When I put up the post asking where all the first-generation Nigerian bloggers went to, I think I got more information than I bargained for. And I loved it. A lot of people said that bloggers don’t blog from the heart anymore. That’s really sad.
When I started writing nine years ago on Nigerian websites like Nigerian Village Square and Nigerians In America, I really did not have a plan. I was just glad that I could share my thoughts – no matter how outlandish – with other people. And the responses I got for each write-up was ah-may-zeen! I got e-mails from women who said they were encouraged by my words, and I got e-mails from men who had fallen head over heels in love with me *squeals* and of course, I got e-mails from people who said I was straight up stupid. I thanked them all the same.
One thing I know for sure was that I cherished every single e-mail, and I looked forward to constructive criticisms. If I did not construct my sentence well, or if I used the wrong punctuation, or if I did a bad job at conveying my message, or if I even had an entirely wrong idea about the issue I was writing about, I wanted to know. It made me a better writer. It really did.
I remember the people that would send me e-mails and leave comments on the sites and tell me that I was clearly an old hag (not their exact words), that I was a bitter thirty-something year old woman because I had no husband and I was too crazy and extreme for any man to love me, and that I should stop doing that nonsense (writing) and go and get married and have children before my eggs dried up. That was nine years ago, and I still haven’t clocked 30. Go figure.
I never did tell them my age, and because I was anonymous, they did not know what I looked like, so they could only judge me by my words. That was when I found out that the bitterness of a single woman starts at age 30. Apparently, 30 is the abominable age of not being married. If you are 30 and single, you have a legitimate reason to commit suicide because I mean, what else are you living for?
Then I discovered blogging in 2006, and I took it and ran with it. I just loved the idea of being able to write as much as I wanted and post it on my own space for everyone who cared to read. It was never about money, business, or fame. And I knew nothing about Google Analytics, SEO, page views, and unique visits. Seven years later, a lot has changed (as I now know what these terms mean, and I smile when the numbers go up), but I hope a lot has remained the same.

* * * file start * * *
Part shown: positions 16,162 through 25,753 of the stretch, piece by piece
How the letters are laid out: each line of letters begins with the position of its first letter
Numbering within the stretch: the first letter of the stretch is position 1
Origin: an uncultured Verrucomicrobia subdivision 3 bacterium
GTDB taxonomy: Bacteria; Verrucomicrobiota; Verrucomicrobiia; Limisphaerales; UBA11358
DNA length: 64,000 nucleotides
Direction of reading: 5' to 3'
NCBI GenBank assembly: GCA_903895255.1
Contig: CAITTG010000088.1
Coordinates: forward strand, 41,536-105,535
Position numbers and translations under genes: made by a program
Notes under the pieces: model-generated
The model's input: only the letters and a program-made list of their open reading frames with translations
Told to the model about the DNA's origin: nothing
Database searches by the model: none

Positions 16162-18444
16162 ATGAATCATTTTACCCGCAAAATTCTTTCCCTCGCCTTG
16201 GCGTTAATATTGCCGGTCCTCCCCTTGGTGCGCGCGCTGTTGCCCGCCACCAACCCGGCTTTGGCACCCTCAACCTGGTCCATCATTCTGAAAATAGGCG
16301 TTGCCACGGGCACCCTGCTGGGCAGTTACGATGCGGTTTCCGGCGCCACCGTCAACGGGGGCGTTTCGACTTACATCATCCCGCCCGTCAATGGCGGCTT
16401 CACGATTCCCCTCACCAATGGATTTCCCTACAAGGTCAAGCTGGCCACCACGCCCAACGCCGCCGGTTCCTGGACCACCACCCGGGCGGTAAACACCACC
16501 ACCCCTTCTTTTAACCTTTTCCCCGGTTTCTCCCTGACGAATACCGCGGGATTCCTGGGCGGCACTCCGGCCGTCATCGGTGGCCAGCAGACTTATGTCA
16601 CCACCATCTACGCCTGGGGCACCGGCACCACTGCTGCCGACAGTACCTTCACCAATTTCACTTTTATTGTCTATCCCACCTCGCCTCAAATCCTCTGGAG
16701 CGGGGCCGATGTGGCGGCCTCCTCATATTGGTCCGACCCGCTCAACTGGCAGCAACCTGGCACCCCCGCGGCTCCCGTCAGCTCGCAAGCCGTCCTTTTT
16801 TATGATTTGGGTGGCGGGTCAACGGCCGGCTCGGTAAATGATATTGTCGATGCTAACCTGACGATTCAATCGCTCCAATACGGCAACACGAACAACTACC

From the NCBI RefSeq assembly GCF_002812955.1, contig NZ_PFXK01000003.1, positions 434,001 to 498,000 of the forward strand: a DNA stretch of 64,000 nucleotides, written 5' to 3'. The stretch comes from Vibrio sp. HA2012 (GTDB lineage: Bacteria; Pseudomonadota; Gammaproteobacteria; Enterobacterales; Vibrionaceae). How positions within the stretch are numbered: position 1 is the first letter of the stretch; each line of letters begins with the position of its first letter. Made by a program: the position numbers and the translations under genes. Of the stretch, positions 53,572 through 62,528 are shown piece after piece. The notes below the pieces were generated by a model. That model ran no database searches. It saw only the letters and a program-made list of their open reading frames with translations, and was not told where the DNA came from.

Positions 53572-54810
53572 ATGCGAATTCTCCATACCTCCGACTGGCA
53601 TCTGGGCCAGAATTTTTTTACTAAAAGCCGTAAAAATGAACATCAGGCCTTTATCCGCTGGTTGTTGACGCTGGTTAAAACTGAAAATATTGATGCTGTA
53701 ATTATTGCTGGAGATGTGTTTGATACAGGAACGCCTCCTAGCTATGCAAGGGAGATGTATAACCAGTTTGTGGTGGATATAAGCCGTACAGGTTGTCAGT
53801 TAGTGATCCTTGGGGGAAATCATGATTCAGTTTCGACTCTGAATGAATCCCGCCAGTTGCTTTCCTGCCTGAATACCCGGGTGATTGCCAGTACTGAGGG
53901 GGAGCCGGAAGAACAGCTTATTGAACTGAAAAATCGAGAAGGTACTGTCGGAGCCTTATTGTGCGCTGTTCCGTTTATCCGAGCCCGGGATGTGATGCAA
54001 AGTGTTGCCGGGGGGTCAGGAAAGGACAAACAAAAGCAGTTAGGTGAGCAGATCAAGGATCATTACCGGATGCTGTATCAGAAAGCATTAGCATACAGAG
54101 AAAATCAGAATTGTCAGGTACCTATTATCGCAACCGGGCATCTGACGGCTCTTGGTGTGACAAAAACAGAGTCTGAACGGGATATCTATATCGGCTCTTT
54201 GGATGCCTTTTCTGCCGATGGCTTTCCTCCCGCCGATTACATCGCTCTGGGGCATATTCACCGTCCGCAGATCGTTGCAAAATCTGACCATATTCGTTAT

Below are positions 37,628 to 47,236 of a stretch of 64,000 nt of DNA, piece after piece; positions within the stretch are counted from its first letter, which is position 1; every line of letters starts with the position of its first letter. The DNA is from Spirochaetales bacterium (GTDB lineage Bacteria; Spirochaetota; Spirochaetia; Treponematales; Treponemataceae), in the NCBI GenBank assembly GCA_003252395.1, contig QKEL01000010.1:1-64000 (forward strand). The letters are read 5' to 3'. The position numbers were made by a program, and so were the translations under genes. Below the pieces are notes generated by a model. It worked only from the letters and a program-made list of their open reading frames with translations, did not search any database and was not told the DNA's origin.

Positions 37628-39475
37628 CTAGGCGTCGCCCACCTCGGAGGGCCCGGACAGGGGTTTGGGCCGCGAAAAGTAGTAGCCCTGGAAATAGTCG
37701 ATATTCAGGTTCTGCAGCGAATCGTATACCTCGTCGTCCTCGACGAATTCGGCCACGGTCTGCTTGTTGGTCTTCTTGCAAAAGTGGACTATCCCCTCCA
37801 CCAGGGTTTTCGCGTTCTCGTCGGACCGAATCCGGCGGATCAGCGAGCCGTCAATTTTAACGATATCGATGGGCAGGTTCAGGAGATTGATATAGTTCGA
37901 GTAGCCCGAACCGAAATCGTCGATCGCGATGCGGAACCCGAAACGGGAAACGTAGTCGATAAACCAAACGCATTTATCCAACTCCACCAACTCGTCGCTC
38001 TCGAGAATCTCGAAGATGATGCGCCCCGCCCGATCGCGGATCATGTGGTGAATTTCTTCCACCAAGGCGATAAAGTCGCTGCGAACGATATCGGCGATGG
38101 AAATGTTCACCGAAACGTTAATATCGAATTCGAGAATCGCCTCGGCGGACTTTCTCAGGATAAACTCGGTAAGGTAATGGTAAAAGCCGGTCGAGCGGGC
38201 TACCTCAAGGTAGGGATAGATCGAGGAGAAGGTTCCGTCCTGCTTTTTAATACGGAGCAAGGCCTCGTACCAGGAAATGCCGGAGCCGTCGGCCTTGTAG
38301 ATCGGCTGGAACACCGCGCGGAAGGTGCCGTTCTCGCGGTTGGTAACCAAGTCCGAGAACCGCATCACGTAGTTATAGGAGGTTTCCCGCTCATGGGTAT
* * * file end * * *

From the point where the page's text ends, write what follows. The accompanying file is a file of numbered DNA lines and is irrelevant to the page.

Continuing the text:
Verastic is no longer just a space I come and have fun with. She’s still my baby, but she’s now also my business. She’s still a baby business, but she’s a business all the same. I have not lost my love for blogging; if anything, I love it more now than I did before. In the past seven years, I have grown chronologically and in many other ways, too. And my blog has also grown. For example, I no longer blog in text speak, and each time I see the text speak in my really old posts, I cringe. But I don’t edit them because that would be tampering with history. I don’t even edit the typos. In real life, you cannot edit your past as you see fit (although I wish we could).
If there is no change, then it means there is no growth. I have not learned everything, and I don’t think I ever will. I think there’s new information about new media every second. I may have changed the way my blog looks, and I may have added ads and sponsored posts, but through it all, I hope the message has remained the same.
It’s very tempting to join the bandwagon and decide that I’m going to start writing about celebrity gossip, or that I’m going to start giving news, or that I’m going to start posting every pair of shoes I find, but that is not me at all. This has never been, isn’t now, and never will be a site where you come for breaking news or celebrity gossip or fashion updates. Because I’m trying so hard to remain myself, I turn down so many things for this blog: press releases, new songs from artists known and unknown, celebrity photo shoots, and more. When I do blog about certain things, like current events or celebrities, it’s because I genuinely have an opinion on the issue.
Here’s what I hope you get from my blog: I’m not as young as I used to be (as I am now of marriageable age), but I am still a kid at heart. I have an active imagination, and I want you to know it. I’m very playful, and I have been sometimes criticized to play too much, but it’s all I know to do.
There aren’t enough words to tell you how much I love this community I have here with you. Each time you leave me a comment, you add a laugh wrinkle to my face (which I try to scrub off with Apricot scrub). I feel like my blog attracts people like me, people who don’t take life too seriously and are quick to laugh at everything.
I have big dreams that are so wide I can’t see their end. I will get rich and famous, and my blog will get me there. But I do not want to compromise my authenticity. I want to have a unique voice; when you stumble upon a post somewhere with no name, I want you to read it and suspect that I may have written it because you recognize my voice. Now, this paragraph sounds like Jesus saying that His sheep should recognize His voice, but trust me, I do not walk on water (as if you need to be convinced).
So I want to know what you really, really, REALLY think of me. And please don’t tell me what you think I want to hear, as lying or sugar coating will do me no good. Do you think I still blog from the heart? My heart, that is.